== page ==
Lisa Keränen, associate professor of communication at the University of Colorado Denver, wrote a book published this summer by the University of Alabama Press: "Scientific Characters: Rhetoric, Politics and Trust in Breast Cancer Research." It chronicles the contests over character, knowledge, trust and truth in a politically charged scientific controversy that erupted after a 1994 Chicago Tribune headline, "Fraud in breast cancer research: Doctor lied on data for decade."
Moving back and forth between news coverage, medical journals, letters to the editor, and oncology pamphlets, Keränen draws insights from rhetoric, literary studies, sociology and science studies to analyze the roles of character in shaping the outcomes of the controversy. It's a study of what happens when scientists, patients and advocates are called to defend themselves in public concerning complex technical matters.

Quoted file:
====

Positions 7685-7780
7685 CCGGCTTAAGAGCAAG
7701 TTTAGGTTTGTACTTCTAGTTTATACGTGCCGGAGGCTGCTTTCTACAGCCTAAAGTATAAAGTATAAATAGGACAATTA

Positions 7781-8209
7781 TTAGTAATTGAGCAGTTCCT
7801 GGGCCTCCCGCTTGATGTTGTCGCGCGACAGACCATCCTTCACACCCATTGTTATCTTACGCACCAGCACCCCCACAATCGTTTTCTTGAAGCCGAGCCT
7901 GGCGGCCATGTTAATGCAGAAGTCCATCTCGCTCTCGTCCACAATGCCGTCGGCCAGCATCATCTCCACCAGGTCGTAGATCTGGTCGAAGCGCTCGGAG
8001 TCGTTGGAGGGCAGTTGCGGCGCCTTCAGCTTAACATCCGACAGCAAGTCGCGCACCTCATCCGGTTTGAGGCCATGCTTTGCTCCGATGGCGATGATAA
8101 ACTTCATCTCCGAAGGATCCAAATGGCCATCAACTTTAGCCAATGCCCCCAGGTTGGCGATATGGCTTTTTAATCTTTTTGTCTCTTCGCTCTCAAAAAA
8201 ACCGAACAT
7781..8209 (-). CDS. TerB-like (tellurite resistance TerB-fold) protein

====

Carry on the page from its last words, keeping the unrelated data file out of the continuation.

This fall, Keränen will give several talks related to the book at Anschutz Medical Campus, as well as Pittsburgh and San Diegol, and soon unveil a website about the book with teaching tools and discussion questions related to medical ethics, science and the public good.